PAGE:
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TOP 100 REVIEWERon 9 October 2012
This book is a collection of nine short stories of Traitor Space Marines by nine different authors. As such, it is somewhat more difficult to rate than a single story, if only because a reviewer has nine opportunities of being influenced by her/his personal preferences and biases. Another implication is about statistics: the higher the number of stories included in a single volume, and the lower the chance that this volume will be either one star or five stars, simpler because the chances for ALL stories to either excellent or worthless decreases with the number of stories included.

In this collection, some stories are, of course, weaker than others, and some have flaws. I particularly liked Bitter End (featuring Huron Blackheart), We are One (and another of the Alpha Legion's terrible deceptions) and Torturer's Thirst (about the Death Company of the Flesh Tearers).

I also found that, surprisingly given that I considered his Night Lords trilogy to be simply superb, one of the weakest was Aaron Demski-Bowden's Throne of Lies. While the idea inspiring the story is a good one, the story itself seems to lack consistency, although I may have simply missed the point. Contrary to other reviewers, I very much liked "The Long War". It is indeed confusing but I believe this is quite deliberate and reflects the author's attempt to show how the old Horus Heresy Iron Warrior is himself confused and mixes up past and present.

I was less enthusiastic about "Vox Dominus" (where Word Bearers come across an element of the Death Guard), although I admit that I might be a bit biased and unfair here: I do not like the Word Bearers very much and was not impressed by Anthony Reynolds books on it. As for the three first stories in the book, I found them ok to good, although, just like anopther reviewer, I had a bit of a problem with Liberator where a handful of Sons of Guilliman turn traitor for reasons that I found somewhat unconvincing.

So, after hesitating quite a bit between a "solid" three stars or an "only just" four stars, I finally decided to go for the latter. To be perfectly honest, I could have just as well tossed a coin, as it could have been either.
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on 9 January 2013
absolutely amazing ! What a brilliant book from the black library and of course always cheaper from amazon
the stories are excellent the condition of the book was great and it was delivered right on time
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on 27 September 2012
This anthology covers a wide range of quality, with 2 excellent stories and 2 very good stories all the way down to 1 mind-numbingly bad story. It also continues Black Library's gouging tactics of having repeat stories and providing no warning to its customers. I will rate each story in turn but the aggregated score yields 3 stars.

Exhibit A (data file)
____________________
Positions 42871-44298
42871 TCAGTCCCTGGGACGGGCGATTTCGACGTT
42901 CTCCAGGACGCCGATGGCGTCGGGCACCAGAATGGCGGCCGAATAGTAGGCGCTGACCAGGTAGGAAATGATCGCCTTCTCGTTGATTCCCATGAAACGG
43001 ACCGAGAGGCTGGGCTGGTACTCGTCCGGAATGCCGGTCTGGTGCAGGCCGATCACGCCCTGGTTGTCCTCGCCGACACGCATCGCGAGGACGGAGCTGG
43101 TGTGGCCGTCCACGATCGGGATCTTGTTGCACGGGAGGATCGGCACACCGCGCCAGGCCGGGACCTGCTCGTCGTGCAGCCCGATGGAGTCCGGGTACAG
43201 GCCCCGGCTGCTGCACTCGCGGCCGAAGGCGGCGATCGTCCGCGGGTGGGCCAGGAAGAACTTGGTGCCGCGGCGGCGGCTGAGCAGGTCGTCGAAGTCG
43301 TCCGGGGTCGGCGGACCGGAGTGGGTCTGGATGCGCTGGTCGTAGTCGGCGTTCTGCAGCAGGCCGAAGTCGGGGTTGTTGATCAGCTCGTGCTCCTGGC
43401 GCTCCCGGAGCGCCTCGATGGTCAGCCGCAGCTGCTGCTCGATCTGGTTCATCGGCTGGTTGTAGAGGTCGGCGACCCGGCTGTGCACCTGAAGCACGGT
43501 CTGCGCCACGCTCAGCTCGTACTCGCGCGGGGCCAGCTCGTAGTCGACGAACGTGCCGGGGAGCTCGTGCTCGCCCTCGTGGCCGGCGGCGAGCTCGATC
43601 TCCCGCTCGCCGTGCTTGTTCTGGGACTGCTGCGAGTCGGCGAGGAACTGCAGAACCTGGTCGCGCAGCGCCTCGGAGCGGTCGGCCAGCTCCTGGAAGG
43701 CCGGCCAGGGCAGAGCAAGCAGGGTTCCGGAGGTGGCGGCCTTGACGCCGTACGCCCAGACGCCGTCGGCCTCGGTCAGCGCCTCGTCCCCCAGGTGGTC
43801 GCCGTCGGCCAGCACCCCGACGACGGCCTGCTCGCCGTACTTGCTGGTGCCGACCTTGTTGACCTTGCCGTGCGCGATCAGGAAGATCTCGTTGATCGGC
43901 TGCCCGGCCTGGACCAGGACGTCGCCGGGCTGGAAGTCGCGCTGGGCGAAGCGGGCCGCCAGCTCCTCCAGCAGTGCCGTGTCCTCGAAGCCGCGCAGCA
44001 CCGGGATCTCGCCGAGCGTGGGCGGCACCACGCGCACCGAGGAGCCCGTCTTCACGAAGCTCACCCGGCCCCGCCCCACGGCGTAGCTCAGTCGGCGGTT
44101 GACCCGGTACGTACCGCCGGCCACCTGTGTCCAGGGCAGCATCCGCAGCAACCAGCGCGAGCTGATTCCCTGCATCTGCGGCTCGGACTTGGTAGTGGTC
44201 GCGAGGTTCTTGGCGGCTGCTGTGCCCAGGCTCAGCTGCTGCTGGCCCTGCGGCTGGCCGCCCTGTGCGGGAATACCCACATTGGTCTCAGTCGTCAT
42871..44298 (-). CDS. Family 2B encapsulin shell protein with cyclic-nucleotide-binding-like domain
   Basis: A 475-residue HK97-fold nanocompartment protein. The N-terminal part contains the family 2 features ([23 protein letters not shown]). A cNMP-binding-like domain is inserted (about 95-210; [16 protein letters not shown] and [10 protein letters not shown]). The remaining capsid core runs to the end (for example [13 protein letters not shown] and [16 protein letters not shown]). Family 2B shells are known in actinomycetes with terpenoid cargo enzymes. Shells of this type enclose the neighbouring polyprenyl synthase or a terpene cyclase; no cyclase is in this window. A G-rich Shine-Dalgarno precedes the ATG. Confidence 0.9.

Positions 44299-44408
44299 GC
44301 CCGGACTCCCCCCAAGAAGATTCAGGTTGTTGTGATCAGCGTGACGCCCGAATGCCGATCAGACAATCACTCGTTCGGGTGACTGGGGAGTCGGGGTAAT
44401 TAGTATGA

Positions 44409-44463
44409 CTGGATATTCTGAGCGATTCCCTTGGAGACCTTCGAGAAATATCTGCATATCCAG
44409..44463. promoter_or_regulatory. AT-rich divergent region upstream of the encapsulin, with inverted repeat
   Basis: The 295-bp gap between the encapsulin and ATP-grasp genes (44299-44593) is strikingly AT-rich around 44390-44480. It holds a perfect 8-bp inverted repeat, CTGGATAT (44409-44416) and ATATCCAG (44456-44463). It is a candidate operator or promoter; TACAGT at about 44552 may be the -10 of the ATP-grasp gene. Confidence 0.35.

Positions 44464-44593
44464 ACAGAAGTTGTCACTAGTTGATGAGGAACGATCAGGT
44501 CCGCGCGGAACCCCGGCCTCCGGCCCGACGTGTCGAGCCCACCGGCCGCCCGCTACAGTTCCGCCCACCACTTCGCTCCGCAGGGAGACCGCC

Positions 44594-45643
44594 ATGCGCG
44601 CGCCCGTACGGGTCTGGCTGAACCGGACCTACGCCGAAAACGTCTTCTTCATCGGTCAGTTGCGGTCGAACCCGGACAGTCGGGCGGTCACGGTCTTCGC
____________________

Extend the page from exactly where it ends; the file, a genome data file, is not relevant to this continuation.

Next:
`The Masters, Bidding' is by one of my favourite authors - Matthew Farrer. Farrer is at his best when developing Imperial cultures and institutions such as in the Calpurnia series. With this story of the meeting of 5 different Chaos Space Marine warbands he does not play to those strengths but the story nonetheless has an appealing simplicity in its format. Really this is like a stage play with just one set. A Horus Heresy veteran Iron Warrior summons representatives from the Eye of Terror to bargain with him and 4 such groups arrive. Each of the 5 groups tell a rousing tale to show they are worthy of being present and then explain what item of value they have to trade. This is a timeless concept and could have occurred amongst warriors at a campfire throughout history. It is a tale well told with some melancholy notes and, although sometimes a little caricature-like in the portrayal of some of the Chaos Space Marines, I rate it as just about achieving 5 stars.

`The Carrion Anthem' starts with a very memorable scene and quickly paints a good image of an Imperial planet's unique culture. It also brings to bear a great sense of impending doom too. This is a hard story to rate without spoilers so I will just limit myself to stating that the first half is much better than the second which does become rather formulaic. The treachery itself seemed more in keeping with Slaanesh than the power that does emerge but that is certainly an arguable (and minor) point. This is a repeat story but is nonetheless a good start by a new author. I rate this as 3 stars.

`Liberator' is a rather unconvincing story of an element of a loyalist Space Marine squad who turn traitor. The reasons themselves are rather forced and the characters quite weakly drawn. I also found some of the terminology felt borrowed inappropriately - Nova Terra is the setting but no reference is made to whether this is the planet at the centre of the major schism in the setting (Nova Terra Interregnum in M35), a quoted Inquisitor has the first name of Gideon which is the same as Ravenor's first name and one person's title is Iconoclast which is the same as a Chaos Destroyer ship class. These are individually minor points but they do create a composite view that the author is lifting names lazily. The story is not helped by being told in semi-reverse either. On the positive side it is good to see the Iron Knights Chapter appear and their names at least are consistent with their appearance in `Tower of Blood' (Best of Hammer & Bolter Volume 1). I rate this as 2 stars.